Changes in Form:
Without question, the protocol of ST will change, yet the concept of utilizing our extra-conscious abilities in the rational way of ST will not change.
Changes in Application:
• There will be expanded use of ST in the treatment of physical illness as awareness of the fact, and the extent, of the psychogenesis of physical illness becomes more commonly understood. There will be increasing demand for this treatment, in particular by the public. At least initially, increasing resistance to this use will be coming from the medical community because of the inevitable invasion of this treatment into medical practice. Of course, it is also possible that ST will be embraced and employed by the medical community. Economic pressure from insurance companies will also contribute pressure and, as in life generally, I believe economics will prevail: ST will become widely employed.
• The treatment of sexual problems by ST will become common. The malfunction of smooth muscles, controlled by subconscious mental processes in response to past experiences, is the mechanism of most erectile problems, dyspareunia and vaginismus, not to mention issues with libido.
• There will be expanded use of ST in academics, especially in primary and secondary schools, where conditioned problems in learning can so easily be addressed. Barriers to learning in selective subjects can be easily resolved, essential self-concepts corrected, and general performance enhanced by the appropriate use of ST.
• There is unheralded recognition of our gross failure in managing our prison populations. Those incarcerated are released even less well prepared to integrate into society than they were when first incarcerated. Recidivism rates in some prisons exceed 90%. The only apparent solution to this problem lies in education, not just cognitive education, nor cognitive restructuring, but education that fundamentally reconditions learned values and convictions about life into concepts that support society. I speak of education that is integrated at the subconscious level, as is made possible through the use of ST. This intervention will be limited to those prisoners who have the intellect, motivation and self-awareness to benefit from ST, yet this will be a significant percentage of the total.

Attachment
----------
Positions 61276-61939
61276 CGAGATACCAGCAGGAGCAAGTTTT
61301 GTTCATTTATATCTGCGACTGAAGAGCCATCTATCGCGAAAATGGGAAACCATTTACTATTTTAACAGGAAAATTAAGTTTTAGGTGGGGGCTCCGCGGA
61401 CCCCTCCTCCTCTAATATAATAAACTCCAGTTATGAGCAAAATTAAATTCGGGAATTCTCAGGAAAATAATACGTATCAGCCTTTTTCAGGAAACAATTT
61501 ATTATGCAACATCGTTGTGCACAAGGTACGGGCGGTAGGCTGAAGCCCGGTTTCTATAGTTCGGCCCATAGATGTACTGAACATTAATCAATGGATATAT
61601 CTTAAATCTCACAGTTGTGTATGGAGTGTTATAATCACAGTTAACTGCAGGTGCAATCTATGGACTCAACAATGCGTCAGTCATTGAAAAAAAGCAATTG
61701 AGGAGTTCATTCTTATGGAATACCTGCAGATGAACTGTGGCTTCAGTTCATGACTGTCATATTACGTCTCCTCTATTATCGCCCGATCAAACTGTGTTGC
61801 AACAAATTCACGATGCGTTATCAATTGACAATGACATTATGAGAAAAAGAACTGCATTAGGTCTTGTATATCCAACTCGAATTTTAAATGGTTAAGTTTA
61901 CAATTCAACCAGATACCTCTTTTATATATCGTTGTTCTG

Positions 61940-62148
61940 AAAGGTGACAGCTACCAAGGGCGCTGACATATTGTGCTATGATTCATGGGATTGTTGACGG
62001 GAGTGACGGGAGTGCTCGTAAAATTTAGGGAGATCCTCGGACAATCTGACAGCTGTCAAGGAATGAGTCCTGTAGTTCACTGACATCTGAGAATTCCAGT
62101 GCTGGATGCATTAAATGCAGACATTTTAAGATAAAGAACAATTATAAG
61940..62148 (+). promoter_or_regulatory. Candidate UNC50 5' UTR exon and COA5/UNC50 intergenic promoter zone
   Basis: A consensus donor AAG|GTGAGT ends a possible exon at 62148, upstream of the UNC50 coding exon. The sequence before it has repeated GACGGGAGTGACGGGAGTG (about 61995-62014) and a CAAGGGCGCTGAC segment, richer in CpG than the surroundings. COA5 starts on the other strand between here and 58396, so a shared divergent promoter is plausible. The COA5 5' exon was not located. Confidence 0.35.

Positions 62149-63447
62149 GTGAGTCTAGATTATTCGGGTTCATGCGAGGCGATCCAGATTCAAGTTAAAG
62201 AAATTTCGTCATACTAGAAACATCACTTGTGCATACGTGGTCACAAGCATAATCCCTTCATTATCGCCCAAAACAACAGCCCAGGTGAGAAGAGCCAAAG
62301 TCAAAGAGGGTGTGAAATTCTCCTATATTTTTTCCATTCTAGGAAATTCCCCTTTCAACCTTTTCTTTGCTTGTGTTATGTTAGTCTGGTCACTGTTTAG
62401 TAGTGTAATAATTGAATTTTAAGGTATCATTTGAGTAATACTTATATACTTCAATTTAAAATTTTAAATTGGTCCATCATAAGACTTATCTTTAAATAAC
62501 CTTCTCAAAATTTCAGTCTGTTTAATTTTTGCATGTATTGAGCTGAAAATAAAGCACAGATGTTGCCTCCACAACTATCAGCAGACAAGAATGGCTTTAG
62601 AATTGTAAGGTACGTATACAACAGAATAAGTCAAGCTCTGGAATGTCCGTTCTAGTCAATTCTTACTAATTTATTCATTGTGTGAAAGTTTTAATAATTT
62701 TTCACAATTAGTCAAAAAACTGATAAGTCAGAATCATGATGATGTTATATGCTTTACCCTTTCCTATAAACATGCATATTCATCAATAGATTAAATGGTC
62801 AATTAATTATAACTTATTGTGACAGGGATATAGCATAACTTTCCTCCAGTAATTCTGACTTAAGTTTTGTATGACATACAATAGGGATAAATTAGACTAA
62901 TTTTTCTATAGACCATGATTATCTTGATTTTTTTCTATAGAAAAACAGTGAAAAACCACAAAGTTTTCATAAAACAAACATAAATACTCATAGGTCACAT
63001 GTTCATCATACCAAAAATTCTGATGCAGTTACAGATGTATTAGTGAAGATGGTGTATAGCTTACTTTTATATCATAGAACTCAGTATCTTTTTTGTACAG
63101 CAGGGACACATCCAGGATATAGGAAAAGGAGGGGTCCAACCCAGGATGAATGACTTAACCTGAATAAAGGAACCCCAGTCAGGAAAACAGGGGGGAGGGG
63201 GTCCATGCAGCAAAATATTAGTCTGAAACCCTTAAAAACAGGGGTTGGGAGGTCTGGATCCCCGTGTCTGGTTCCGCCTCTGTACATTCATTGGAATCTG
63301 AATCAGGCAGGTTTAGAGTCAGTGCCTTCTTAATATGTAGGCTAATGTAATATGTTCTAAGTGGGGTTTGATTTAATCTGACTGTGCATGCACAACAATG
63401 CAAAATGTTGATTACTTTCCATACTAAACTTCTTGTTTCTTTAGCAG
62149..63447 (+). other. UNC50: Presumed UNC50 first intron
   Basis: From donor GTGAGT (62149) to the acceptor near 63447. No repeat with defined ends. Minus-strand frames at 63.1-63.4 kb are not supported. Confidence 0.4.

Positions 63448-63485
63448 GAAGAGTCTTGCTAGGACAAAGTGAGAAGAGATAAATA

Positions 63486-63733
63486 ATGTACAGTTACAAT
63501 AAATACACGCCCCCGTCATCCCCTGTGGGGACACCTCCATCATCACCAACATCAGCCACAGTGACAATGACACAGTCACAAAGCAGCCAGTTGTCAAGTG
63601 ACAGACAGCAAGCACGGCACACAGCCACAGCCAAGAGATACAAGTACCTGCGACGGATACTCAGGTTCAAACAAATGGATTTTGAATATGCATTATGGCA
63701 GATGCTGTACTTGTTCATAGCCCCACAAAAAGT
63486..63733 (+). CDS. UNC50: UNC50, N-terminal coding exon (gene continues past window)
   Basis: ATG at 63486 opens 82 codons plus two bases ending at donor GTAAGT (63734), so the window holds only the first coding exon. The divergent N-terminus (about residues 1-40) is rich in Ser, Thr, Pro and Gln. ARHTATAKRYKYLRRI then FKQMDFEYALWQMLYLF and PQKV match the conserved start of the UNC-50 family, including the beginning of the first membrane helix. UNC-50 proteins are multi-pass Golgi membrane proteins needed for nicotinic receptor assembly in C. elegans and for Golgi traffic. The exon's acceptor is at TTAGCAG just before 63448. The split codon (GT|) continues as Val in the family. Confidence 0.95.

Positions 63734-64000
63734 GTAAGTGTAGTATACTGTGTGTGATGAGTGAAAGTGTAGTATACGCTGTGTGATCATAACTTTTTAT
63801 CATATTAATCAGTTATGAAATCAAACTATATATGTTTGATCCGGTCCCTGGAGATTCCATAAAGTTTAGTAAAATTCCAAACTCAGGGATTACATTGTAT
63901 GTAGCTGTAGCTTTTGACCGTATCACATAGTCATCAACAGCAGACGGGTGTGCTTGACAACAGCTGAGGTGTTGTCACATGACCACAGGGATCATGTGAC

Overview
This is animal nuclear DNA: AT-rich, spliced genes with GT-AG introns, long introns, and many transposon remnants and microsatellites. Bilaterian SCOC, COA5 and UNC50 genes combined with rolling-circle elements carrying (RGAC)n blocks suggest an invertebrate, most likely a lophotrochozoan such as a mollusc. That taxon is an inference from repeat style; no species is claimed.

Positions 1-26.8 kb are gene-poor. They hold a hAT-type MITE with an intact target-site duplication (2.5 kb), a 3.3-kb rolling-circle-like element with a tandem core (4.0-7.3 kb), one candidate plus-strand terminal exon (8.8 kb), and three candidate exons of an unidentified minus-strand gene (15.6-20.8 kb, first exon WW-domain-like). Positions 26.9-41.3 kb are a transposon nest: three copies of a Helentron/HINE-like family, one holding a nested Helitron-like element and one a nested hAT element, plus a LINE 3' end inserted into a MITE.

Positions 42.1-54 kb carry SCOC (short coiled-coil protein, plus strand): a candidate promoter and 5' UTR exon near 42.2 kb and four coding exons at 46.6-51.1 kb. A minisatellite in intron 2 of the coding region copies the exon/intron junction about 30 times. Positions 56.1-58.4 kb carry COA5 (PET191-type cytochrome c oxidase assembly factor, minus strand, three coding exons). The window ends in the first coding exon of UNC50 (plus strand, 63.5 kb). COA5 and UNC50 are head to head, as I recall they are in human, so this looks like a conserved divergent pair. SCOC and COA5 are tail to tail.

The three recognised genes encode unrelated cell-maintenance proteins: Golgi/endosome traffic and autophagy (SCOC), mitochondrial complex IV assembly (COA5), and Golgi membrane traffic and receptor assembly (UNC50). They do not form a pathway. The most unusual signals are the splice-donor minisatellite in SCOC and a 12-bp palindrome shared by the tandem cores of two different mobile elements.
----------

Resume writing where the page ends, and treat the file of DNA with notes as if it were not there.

■ A Letter to Ruth
I have had a high order of success in treating PTSD using hypnotic techniques in analytical ways, including but not limited to Subliminal Therapy. It seems to me the most accurate theoretical model to explain PTSD is that one or more mental entities ("Parts" as I refer to them) come into existence at the time of the trauma, and that these entities thereafter respond to the same or similar stimuli with the same reaction as was experienced initially. It's as though those entities are stuck back there in time, ignorant of present life circumstances. This is the model upon which I base my treatment.
If that model is accurate, effective resolution of the PTSD must involve re-conditioning those parts that are causing the problem. Doing this will require some form of communication between you as the therapist and the parts themselves, communication in which a process of education takes place. Direct suggestions might penetrate, rehearsing positive scenarios might have benefit, and CBT approaches have value; however, the limitation of these approaches is that they only address the symptoms of the PTSD. In consequence, they are time-consuming, typically involving long-term treatment.
If we conclude the reactions (cumulatively called PTSD) were "learned," it is reasonable to conclude that they can be "re-learned" in a different way, with different conclusions and consequences.
Treatment based on this rationale can be effective if it takes the form of direct interactions with the offending parts, possibly by using ideo-motor responses. In other words, use the ideo-responses as the vehicle of communication with the parts, and having established that vehicle, use that vehicle to inform (educate) the parts about present reality and the unfortunate consequence of their influence. With more sophisticated/intelligent patients, you may be able to establish such communications in the form of a direct verbal exchange. The point here is that the communication must be with the responsible parts, as opposed to working with the patient at a conscious level.
The use of Subliminal Therapy can bypass many of the problems inherent in the previous approach in that the patient's own "higher level" of mental capacities are utilized to accomplish the re-conditioning of the entities, with the therapist guiding the process by communicating directly with that higher level of functioning (which I refer to as "Centrum"). See "Success Rates" on my website, www.docyager.com.
The degree of trauma initially experienced will impact the duration of treatment and you will be challenged to devise rational approaches to deal with different situations (what words to use, what to do next, etc.). Nevertheless, by focusing on the cause, rather than on the symptom, my experience is that most such cases can be resolved in a few hours of treatment. On the other hand, I have had cases that had not fully resolved after multiple years. To my knowledge, however, all benefited by achieving some relief.
– Ed Yager
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A MESSAGE FROM DR. YAGER